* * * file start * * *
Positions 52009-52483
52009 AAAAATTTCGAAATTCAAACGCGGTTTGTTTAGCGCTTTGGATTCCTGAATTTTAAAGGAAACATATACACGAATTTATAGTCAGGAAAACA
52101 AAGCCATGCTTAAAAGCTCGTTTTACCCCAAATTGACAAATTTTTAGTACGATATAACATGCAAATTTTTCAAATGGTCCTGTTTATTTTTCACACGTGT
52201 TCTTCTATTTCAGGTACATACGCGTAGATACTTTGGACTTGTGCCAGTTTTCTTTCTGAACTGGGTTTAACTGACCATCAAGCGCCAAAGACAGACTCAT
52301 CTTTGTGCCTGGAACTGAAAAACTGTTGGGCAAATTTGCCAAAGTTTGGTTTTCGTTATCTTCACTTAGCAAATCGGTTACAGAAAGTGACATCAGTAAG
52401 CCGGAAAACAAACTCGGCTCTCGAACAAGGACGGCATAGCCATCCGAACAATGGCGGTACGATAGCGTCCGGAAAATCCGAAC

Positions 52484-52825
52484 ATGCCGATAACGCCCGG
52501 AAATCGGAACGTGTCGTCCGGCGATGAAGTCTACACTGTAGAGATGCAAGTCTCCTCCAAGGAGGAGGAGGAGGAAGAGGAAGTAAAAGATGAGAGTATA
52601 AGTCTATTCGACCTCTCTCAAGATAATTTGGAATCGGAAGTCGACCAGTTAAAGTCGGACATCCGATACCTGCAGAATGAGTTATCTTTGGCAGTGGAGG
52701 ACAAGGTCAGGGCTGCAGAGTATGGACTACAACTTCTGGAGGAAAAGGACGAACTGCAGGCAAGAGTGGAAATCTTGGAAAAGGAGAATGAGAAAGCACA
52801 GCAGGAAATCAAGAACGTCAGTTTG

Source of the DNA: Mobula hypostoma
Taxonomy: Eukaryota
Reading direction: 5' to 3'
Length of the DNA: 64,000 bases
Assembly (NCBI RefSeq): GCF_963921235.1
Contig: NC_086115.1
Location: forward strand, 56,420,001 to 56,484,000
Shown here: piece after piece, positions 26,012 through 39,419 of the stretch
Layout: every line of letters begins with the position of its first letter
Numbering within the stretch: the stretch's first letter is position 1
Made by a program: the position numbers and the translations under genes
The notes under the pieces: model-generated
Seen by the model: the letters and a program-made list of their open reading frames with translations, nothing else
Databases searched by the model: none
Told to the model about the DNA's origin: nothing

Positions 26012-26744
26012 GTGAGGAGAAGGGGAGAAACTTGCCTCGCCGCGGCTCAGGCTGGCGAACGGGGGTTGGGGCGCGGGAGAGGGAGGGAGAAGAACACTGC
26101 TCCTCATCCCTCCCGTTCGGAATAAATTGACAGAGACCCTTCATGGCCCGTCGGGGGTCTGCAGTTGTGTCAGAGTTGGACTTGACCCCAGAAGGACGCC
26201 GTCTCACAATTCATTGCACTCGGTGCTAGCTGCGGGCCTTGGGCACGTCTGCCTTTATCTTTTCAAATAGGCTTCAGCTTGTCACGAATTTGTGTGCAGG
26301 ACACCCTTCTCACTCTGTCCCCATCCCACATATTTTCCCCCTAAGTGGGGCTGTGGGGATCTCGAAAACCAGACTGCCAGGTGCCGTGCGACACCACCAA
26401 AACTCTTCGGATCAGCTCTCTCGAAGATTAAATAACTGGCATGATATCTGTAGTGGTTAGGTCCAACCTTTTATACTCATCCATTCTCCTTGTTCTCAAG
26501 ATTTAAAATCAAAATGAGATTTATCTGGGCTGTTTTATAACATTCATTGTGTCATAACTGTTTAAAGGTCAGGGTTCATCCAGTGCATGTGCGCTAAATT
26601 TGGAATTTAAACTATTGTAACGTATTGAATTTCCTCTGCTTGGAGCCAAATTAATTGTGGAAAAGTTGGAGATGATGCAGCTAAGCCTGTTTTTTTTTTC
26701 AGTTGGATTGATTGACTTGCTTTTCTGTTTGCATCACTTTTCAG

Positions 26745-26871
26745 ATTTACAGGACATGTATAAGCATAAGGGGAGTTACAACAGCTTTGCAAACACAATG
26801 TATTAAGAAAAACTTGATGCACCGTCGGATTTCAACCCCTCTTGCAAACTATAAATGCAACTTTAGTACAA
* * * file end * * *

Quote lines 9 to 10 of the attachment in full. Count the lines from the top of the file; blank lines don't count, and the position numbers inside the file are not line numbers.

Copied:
52501 AAATCGGAACGTGTCGTCCGGCGATGAAGTCTACACTGTAGAGATGCAAGTCTCCTCCAAGGAGGAGGAGGAGGAAGAGGAAGTAAAAGATGAGAGTATA
52601 AGTCTATTCGACCTCTCTCAAGATAATTTGGAATCGGAAGTCGACCAGTTAAAGTCGGACATCCGATACCTGCAGAATGAGTTATCTTTGGCAGTGGAGG